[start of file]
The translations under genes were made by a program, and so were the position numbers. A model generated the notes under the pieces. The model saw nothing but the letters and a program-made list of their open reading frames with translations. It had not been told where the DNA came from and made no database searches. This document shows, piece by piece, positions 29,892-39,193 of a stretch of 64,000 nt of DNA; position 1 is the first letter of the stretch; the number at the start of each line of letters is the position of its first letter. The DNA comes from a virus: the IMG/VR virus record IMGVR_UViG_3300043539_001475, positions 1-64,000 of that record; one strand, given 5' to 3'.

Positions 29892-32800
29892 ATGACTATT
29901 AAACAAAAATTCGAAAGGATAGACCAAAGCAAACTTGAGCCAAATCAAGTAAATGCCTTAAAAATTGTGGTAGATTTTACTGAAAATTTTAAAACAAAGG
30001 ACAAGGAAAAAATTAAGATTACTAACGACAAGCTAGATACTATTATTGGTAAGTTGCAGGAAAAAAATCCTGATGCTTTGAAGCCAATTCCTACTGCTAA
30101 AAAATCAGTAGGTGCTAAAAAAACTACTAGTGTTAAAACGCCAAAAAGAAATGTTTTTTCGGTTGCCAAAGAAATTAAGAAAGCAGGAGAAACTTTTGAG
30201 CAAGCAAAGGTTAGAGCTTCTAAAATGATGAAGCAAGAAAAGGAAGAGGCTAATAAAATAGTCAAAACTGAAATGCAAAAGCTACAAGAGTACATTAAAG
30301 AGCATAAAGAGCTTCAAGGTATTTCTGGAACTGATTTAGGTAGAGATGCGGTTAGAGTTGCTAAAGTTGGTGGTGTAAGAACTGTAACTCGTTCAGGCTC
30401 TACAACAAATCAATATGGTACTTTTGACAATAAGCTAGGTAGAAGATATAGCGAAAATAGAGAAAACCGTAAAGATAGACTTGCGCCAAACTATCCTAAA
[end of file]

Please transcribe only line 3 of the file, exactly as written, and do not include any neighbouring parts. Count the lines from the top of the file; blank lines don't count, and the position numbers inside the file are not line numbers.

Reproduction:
29892 ATGACTATT